A comparison of professionals' and patients' understanding of asthma: evidence of emerging dualities?
Despite an increase in the provision of services to patients with asthma, morbidity from the disease remains high. Recent research (outside asthma) has raised the possibility that patients may develop a conceptualisation of illnesses which is not entirely compatible with the prevailing biomedical view. This paper compares the way in which health care professionals and patients with asthma described various aspects of the illness, using an approach which considered the type of knowledge which might be used to construct the respective conceptualisations of asthma. A qualitative method is empliyed, using focus groups. Eight focus groups were convened, four of professionals and four of patients with asthma. Following the initial data analysis, the results were reviewed linguistically, with particular attention to the use of metaphor.
The health care professionals and patients participating in this study agreed broadly in their explanations of the aetiology and drug treatment of asthma. The data suggest lack of congruence in the development of treatment strategies and locus of control. Health care professionals and patients in this study used linguistically different metaphors to represent the disease: the former more frequently used metaphors evoking on-going processes, the latter visualising the chest (in their use of metaphor) as a static container, emptying and filling throughout the course of the disease. Two commentaries from philosophical and anthropological literature are considered in order to offer theoretical accounts relevant to this interpretation. The data suggest an emerging duality in the approach to treatment plans, in the roles played by professionals and patients with asthma, and in the different types of knowledge used by professionals and patients to construct their respective working models of asthma.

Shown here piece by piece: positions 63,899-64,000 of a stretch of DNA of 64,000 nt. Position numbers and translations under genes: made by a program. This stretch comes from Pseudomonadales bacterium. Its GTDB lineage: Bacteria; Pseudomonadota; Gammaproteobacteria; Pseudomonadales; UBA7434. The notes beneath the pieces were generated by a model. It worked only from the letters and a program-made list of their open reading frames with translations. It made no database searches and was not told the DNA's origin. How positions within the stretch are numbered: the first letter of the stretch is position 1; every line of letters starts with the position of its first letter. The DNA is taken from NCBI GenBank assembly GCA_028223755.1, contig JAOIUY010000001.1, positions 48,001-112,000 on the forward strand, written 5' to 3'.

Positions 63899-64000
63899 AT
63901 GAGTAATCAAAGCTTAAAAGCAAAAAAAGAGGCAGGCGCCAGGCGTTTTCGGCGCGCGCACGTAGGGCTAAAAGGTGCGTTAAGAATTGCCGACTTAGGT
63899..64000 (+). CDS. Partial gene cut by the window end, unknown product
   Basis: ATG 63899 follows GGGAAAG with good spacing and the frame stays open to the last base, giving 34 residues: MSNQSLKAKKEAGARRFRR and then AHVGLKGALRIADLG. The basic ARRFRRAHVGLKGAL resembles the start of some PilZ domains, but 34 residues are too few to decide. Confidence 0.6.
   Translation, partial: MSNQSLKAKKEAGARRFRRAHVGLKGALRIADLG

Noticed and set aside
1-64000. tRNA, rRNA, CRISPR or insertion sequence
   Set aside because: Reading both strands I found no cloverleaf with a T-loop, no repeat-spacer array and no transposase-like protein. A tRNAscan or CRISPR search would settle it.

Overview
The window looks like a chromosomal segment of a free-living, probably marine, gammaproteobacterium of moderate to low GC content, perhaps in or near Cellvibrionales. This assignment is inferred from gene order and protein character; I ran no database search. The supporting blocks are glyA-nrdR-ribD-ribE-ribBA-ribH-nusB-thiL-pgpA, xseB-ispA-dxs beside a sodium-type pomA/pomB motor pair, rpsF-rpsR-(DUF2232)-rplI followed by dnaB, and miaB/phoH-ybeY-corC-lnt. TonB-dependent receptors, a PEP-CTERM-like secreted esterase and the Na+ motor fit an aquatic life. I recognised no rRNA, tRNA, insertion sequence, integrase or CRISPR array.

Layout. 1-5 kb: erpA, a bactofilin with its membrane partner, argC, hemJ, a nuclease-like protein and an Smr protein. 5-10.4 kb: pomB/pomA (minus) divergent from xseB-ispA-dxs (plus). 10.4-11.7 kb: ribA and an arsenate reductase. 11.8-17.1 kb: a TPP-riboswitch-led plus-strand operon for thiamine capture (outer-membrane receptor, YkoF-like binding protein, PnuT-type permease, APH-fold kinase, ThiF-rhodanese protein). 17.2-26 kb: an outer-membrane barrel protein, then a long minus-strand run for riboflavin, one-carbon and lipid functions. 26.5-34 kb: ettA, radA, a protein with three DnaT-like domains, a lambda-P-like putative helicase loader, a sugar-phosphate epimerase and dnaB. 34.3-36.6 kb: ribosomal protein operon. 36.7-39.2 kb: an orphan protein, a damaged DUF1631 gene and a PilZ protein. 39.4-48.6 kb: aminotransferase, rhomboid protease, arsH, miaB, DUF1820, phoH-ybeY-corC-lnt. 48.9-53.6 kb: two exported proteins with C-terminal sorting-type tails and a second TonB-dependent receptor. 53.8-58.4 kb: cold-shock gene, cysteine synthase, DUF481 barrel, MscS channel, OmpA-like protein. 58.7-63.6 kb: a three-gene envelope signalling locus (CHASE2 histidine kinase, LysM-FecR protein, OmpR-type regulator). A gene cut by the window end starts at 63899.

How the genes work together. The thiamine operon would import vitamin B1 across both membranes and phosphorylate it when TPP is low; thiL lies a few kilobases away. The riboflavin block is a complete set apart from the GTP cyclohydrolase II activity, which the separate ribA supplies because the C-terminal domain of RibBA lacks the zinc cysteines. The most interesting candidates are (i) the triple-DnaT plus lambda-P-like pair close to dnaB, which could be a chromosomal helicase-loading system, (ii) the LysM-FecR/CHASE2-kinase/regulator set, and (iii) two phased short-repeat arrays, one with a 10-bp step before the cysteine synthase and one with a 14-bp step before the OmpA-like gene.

K G Sweeney, MA, MPhil, MRCGP, is Lecturer, Research and Development Support Unit, School of Postgraduate Medicine and Health Sciences, University of Exeter. Karen Edwards, PhD, is Lecturer, School of English and American Studies, University of Exeter. Dr Jonathan Stead, MPhil, MRCGP, is Consultant in Clinical Effectiveness, North and East Devon Health Authority. Dr David Halpin, DPhil, MRCP, is Senior Lecturer in Respiratory Medicine, School of Postgraduate Medicine and Health Sciences, University of Exeter.